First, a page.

A bankruptcy court should deny Westmoreland Coal Co.'s request to employ management consulting firm McKinsey Recovery & Transformation Services U.S. LLC during its Chapter 11 proceedings because McKinsey "patently lacks disinterestedness," a U.S. trustee recommended.
Henry Hobbs Jr., the acting U.S. trustee for the southern and western districts of Texas, said in a Dec. 14 filing that McKinsey's application withheld critical details about its connections to interested parties, including one that generates 17.5% of McKinsey's gross annual revenue. The firm also failed to complete a conflicts check for hundreds of interested parties and is in violation of the U.S. bankruptcy code's disinterested person requirement because it holds a $96,000 claim against Westmoreland, Hobbs wrote.
The U.S. Bankruptcy Court for the Southern District of Texas, which is handling Westmoreland's bankruptcy, requested the trustee's recommendation after a rival consulting firm challenged Westmoreland's application.
A McKinsey spokesperson said in a Dec. 18 statement that the company stands behind its disclosure practices and continues to "believe they are completely in line with the law." McKinsey will present "relevant evidence" at a Jan. 28 hearing on the case.
"We have consistently been responsive to guidance from the US Trustee and have followed the disclosure protocol that they previously approved," the spokesperson said. "As the US Trustee acknowledges, we intend, as we have in other cases where we were found disinterested, to supplement our filings as we complete our analysis."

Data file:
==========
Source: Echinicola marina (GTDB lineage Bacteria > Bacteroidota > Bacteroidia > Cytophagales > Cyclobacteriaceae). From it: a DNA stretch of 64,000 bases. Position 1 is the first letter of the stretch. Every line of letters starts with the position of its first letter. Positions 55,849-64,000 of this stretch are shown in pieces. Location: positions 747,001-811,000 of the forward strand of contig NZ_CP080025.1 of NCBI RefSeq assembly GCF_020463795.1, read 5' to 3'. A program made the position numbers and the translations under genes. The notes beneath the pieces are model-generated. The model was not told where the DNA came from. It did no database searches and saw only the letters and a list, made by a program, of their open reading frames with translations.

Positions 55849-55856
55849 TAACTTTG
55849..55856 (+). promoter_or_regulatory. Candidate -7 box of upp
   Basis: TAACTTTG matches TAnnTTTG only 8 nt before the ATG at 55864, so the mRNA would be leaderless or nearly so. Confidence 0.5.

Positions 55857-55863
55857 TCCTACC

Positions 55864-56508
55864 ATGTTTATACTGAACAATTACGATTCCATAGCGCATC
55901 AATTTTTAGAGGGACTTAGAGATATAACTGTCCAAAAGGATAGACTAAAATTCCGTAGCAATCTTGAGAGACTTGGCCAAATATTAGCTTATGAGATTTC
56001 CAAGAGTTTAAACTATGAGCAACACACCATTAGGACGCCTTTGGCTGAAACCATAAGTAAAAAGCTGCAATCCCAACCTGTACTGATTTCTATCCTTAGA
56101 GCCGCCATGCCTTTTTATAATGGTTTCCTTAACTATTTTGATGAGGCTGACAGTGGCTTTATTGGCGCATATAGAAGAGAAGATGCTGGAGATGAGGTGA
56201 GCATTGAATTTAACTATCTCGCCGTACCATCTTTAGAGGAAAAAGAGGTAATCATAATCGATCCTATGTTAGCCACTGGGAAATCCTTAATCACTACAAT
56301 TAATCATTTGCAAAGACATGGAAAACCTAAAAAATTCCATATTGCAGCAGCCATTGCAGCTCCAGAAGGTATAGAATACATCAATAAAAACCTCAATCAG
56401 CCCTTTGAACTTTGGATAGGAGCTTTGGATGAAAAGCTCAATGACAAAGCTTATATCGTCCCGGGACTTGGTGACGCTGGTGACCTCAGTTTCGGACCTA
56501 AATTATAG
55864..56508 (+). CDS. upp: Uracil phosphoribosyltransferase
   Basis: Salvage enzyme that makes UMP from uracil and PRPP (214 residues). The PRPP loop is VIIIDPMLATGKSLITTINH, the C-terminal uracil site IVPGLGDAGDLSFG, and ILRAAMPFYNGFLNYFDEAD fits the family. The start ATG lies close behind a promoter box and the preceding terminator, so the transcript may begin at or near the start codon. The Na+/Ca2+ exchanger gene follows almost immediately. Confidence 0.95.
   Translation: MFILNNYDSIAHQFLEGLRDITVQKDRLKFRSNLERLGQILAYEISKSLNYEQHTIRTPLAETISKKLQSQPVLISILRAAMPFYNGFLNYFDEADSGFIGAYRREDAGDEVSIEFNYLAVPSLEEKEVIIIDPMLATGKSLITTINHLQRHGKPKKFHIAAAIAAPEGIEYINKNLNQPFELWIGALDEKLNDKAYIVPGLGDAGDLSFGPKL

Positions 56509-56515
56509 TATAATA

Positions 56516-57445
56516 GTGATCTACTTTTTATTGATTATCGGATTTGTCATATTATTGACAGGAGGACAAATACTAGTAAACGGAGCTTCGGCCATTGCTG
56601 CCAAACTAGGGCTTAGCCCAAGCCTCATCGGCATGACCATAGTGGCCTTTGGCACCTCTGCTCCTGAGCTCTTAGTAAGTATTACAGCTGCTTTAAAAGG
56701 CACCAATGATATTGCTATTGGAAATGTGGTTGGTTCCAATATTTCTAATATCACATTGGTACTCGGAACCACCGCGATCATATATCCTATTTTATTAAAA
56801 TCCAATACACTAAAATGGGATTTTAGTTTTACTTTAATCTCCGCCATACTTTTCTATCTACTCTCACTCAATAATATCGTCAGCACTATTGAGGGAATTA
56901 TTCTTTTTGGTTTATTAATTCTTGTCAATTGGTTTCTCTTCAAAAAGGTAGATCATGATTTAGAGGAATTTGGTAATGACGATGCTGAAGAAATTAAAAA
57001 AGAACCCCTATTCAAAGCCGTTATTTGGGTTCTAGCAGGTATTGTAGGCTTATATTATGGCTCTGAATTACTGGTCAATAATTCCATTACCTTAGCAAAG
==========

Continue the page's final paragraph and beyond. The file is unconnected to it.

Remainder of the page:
Hobbs previously filed an objection to Westmoreland's disclosure statement, saying it lacked adequate information.
Union objects to retention plan
The United Mine Workers of America, or UMWA, filed another objection in Westmoreland's bankruptcy proceedings, this time calling the company's proposed employee retention plan "unfair and discriminatory."
Westmoreland filed for Chapter 11 bankruptcy protection in October and is seeking court approval to pay about $1.5 million quarterly to retain 243 of its "valued employees," according to the proposed plan, which was filed Nov. 26.
The union, which represents about a quarter of Westmoreland's 1,700 employees, wrote in a Dec. 14 filing that the plan "is designed to provide extraordinary bonuses to management-level employees only and is not tailored to debtors' purported goal to keep its critical workforce intact until the proposed sale process is complete."
"A plan focused primarily on management employees ignores the operational side of running the mines," the union wrote, suggesting it was designed "to discriminate against represented employees."
Phil Smith, spokesman for the UMWA, said in an email that Westmoreland's plan "follows the same playbook" that other coal producers used during their bankruptcy proceedings, citing Patriot Coal Corp., Walter Energy Inc. and Alpha Natural Resources Inc.
"The truth is that these companies use the bankruptcy system to enrich corporate executives at the expense of workers and retirees," Smith said. "It is yet another legal scheme to transfer wealth to the already-wealthy while leaving working families further behind."
The UMWA is also suing Westmoreland to protect miners' pensions during the proceedings.
Westmoreland declined to comment on the U.S. trustee's recommendation or the union's objection.